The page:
8 Easy Ways to Create Your Own Outdoor Holiday Tradition

from Wildlife Promise

Let’s face it: It might feel a bit claustrophobic in the house at this time of year—with the kids underfoot, relatives hovering over you, and the strain of cooking, cleaning, shopping, and buying presents. Plus—who couldn’t use a brisk walk after eating several dozen Christmas cookies?

Even though the holidays are at times hectic and overwhelming, it’s the family traditions that make the season special. Often, it’s the children in our lives that keep us loyal to those rituals year after year.

Childhood experts know that family traditions provide a stable foundation to help children navigate their early years. Right now, these traditions could include a nightly lighting of the menorah, a tree-trimming party, or an annual feast with friends and family.

So, if your family’s only current outdoor holiday tradition is watching Dad teeter atop a ladder while stringing lights on the house, NWF is here to help!

Here are some great ideas to weave the “nature in your neighborhood” into the holidays from NWF’s Naturalist David Mizejewski and “Spokesmom” Rebecca Cohen:

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Tips for Getting Outdoors Over the Holidays

  1. Walk It Off: A simple family walk—especially after a big meal—not only helps digestion, but can spark new ways to connect with your loved ones. If you want, bring a trash bag to clean up litter along the way!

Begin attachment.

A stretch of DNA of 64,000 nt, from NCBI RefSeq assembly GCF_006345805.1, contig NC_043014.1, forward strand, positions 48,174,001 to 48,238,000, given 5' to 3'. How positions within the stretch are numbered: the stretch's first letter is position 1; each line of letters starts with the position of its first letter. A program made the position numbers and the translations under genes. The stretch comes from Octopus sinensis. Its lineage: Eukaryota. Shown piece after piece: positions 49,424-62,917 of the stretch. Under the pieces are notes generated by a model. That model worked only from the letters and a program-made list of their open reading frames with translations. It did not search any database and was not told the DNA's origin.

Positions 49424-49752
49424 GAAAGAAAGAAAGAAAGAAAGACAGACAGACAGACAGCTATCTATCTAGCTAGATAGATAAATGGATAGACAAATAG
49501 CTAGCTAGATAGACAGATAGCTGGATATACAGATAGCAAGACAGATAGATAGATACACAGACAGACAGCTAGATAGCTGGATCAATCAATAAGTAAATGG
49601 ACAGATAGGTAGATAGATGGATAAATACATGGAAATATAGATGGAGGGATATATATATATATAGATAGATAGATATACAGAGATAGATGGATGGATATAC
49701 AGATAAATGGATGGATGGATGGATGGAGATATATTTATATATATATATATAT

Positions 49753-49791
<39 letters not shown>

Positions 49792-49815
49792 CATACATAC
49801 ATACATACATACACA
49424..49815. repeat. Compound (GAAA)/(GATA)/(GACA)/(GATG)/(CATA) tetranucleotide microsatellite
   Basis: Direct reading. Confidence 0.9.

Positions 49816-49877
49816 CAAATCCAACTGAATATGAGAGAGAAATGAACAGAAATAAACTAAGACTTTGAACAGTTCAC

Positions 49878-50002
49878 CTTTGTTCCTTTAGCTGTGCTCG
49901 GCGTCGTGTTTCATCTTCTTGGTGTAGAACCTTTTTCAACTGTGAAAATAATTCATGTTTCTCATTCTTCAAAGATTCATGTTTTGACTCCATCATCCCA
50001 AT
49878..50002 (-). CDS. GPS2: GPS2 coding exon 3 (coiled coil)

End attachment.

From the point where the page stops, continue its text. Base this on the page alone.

2. Leaf Jumping: No need to rake the yard. Ask the kids to do it, and then they can build the biggest leaf piles imaginable. Take pictures of the ensuing champion leaf-jumping.
  3. Get The Heart Racing: Organize yearly family touch football or soccer games, or an old-fashioned game of tag or hide-and-seek.
  4. Outdoor Tree-Trimming: “Adopt” a tree in your yard or neighborhood—find out what kind it is, and decide to visit it at least once every season. Then decorate it! Instead of ornaments, use things birds would like to eat.
  5. Scavenger Hunt: Give the kids a list of natural objects to find in the yard or neighborhood—pine cones, acorns, pretty leaves—and make it a contest who can find it all first.
  6. Decorate With Mother Nature: Have the children use some of the pine cones and leaves they found on the scavenger hunt to create pretty centerpieces, wreaths or other holiday décor.
  7. Christmas Bird Count: Get outside, learn about your feathered neighbors, and help scientists monitor the health and well-being of local bird populations.
  8. Say Cheese: Document your yearly outdoor traditions with photos. You can add them to a special photo album every year, and keep it on the coffee table for guests to enjoy. Or, load them them onto web albums and send the link to distant friends and relatives.

Download these tips and more in our Outdoor Holiday Guide (pdf)